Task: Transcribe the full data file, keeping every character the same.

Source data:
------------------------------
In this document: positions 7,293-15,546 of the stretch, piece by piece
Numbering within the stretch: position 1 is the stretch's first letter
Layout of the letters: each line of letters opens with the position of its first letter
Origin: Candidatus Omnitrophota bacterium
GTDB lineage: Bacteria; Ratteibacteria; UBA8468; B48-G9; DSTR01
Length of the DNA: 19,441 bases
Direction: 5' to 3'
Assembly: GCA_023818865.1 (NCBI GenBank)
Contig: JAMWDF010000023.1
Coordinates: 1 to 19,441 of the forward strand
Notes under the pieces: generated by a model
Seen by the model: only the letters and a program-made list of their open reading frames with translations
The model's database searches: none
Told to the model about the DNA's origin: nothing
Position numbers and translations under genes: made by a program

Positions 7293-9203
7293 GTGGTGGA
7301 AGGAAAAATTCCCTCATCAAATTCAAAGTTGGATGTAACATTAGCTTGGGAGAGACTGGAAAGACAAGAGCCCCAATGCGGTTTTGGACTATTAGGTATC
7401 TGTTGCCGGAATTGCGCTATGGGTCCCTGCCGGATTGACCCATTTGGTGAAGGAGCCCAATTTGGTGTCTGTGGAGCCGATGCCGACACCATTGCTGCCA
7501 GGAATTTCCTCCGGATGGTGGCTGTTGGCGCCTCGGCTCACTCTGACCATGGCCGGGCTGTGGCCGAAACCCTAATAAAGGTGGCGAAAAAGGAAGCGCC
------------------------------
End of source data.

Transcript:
In this document: positions 7,293-15,546 of the stretch, piece by piece
Numbering within the stretch: position 1 is the stretch's first letter
Layout of the letters: each line of letters opens with the position of its first letter
Origin: Candidatus Omnitrophota bacterium
GTDB lineage: Bacteria; Ratteibacteria; UBA8468; B48-G9; DSTR01
Length of the DNA: 19,441 bases
Direction: 5' to 3'
Assembly: GCA_023818865.1 (NCBI GenBank)
Contig: JAMWDF010000023.1
Coordinates: 1 to 19,441 of the forward strand
Notes under the pieces: generated by a model
Seen by the model: only the letters and a program-made list of their open reading frames with translations
The model's database searches: none
Told to the model about the DNA's origin: nothing
Position numbers and translations under genes: made by a program

Positions 7293-9203
7293 GTGGTGGA
7301 AGGAAAAATTCCCTCATCAAATTCAAAGTTGGATGTAACATTAGCTTGGGAGAGACTGGAAAGACAAGAGCCCCAATGCGGTTTTGGACTATTAGGTATC
7401 TGTTGCCGGAATTGCGCTATGGGTCCCTGCCGGATTGACCCATTTGGTGAAGGAGCCCAATTTGGTGTCTGTGGAGCCGATGCCGACACCATTGCTGCCA
7501 GGAATTTCCTCCGGATGGTGGCTGTTGGCGCCTCGGCTCACTCTGACCATGGCCGGGCTGTGGCCGAAACCCTAATAAAGGTGGCGAAAAAGGAAGCGCC